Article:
Here’s the information provided about The Ravager's transfer, “The Ravager has been restored from the only known film print in existence, direct from the archives of Something Weird Video. The 35mm print was in poor condition, with a significant amount of emulsion scratches and fade color. We have done what we could, especially in regards to color, but quite a bit of damage remains visible throughout. We hope these issues don’t detract from your enjoyment of this unique piece of American exploitation cinema.”
The Ravager and The Bushwhacker come on a 50 GB dual layer Blu-ray.
Disc Size: 39.4 GB
Feature: 17.5 GB (The Bushwhacker), 15.4 GB (The Ravager)
The text information provided on each film's page gives you a clear idea of how these two transfers look.
Audio: 2.5/5 (The Bushwhacker, The Ravager)
Each film comes with one audio option, a LPCM mono mix in English. Though both tracks have audio imprecisions, the dialog comes through clearly enough to follow, and range-wise, both tracks are limited. There are no subtitles.
Extras for this release include a theatrical trailer for The Bushwhacker (4 minutes 37 seconds, LPCM mono English, no subtitles), and a theatrical trailer for The Ravager (3 minutes 6 seconds, LPCM mono German, no subtitles).
Other extras include trailers for Hot Spur, The Pick Up, The Scavengers, Ravaged, and Nazi Love Camp 27.
The Bushwhacker: From its opening moments, it's clear that The Bushwhacker is working on an anemic budget. The opening title cards are on pieces of cardboard. Other areas where The Bushwhacker shows its limited budget include using one isolated location and a cast with limited experience who are nothing more than props. Needless to say, the acting is what you would expect for a no-budget film.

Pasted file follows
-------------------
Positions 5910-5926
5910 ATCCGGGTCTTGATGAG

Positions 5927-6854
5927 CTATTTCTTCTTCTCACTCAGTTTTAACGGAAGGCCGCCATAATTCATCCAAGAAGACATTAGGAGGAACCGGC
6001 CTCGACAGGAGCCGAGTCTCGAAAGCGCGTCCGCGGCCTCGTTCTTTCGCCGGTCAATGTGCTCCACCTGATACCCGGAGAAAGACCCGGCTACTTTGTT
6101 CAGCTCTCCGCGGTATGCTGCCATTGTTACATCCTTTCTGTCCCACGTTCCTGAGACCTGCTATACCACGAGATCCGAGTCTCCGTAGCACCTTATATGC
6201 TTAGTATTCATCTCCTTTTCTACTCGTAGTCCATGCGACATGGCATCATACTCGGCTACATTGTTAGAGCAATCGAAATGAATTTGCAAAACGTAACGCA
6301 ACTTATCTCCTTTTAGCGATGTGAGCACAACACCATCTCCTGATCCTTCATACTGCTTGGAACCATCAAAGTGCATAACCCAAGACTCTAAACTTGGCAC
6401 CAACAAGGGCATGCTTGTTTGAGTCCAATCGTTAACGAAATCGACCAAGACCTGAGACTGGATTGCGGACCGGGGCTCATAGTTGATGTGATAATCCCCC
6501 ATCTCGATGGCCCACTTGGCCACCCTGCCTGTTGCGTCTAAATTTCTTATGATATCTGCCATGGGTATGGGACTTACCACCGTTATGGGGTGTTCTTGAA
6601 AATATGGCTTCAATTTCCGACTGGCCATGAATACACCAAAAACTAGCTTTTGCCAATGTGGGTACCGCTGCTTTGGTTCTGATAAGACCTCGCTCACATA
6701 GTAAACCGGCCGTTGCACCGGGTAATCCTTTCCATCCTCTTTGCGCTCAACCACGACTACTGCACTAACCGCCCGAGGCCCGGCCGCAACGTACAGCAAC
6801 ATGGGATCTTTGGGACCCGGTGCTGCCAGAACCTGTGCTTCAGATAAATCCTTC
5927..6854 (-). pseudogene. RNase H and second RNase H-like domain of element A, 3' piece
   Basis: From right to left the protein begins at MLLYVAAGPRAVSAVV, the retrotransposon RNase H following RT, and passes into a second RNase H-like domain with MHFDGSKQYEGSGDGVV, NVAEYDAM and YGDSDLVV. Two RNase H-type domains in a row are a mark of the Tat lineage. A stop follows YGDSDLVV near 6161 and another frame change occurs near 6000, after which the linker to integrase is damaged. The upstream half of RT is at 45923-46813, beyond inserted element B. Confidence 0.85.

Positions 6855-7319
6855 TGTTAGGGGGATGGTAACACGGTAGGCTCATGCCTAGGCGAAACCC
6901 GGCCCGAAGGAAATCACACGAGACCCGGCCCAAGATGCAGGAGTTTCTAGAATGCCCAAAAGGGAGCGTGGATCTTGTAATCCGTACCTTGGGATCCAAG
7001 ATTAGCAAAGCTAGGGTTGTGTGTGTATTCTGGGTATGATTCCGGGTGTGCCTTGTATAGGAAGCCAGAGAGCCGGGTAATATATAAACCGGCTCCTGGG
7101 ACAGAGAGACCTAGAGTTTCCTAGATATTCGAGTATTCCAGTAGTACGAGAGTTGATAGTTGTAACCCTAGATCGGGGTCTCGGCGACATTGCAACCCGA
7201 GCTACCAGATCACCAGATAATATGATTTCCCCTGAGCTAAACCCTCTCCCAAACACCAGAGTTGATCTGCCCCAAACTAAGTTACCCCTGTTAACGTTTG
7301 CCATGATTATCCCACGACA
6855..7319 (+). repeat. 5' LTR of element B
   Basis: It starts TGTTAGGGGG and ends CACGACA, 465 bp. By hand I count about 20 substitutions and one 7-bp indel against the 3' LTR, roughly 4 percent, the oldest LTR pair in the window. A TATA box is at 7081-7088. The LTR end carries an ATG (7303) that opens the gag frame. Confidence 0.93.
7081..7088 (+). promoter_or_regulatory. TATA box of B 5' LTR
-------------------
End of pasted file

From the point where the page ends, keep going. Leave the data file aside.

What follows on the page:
Though The Bushwhacker has many elements associated with the "roughie" film genre, the result is not one of this genre's better examples. Despite a good premise, the narrative drags. Also, for the first hour, not much happens except characters walking around wondering how they're going to get rescued or finding an excuse to screw each other. That said, anyone expecting anything remotely erotic will be disappointed.
Other areas where The Bushwhacker comes up short include bland cinematography and a stereotypical score that is all too common with this type of film. After all that, if you still haven’t given up on The Bushwhacker yet, its strongest assets are the scenes where The Bushwhacker kidnaps, tortures, and kills.
The Ravager: When it comes to no-budget cinema, it can be an acquired taste whose values are not easy to quantify. A case in point is a film like The Ravager, which has a solid premise but unfortunately does not have much else going for it.
The narrative revolves around a traumatized Vietnam vet who, after the war, gets his kicks by recreating the event that traumatized him. His backstory is fleshed out by a narrator. That said, though the premise is ripe for social commentary, don't go expecting anything deep.
The Ravager is a film that quickly establishes what it wants to be, a down and dirty exploitation film. Though there is some T & A and couples fornicating, there’s nothing remotely erotic in The Ravager. With its greatest strength being the aftermath of the protagonist's gruesome handiwork.
Mondo Macabro’s American Arcana series rescues two films from the vaults of Something Weird Cinema and gives them their best audio/video presentations to date.
Written by Michael Den Boer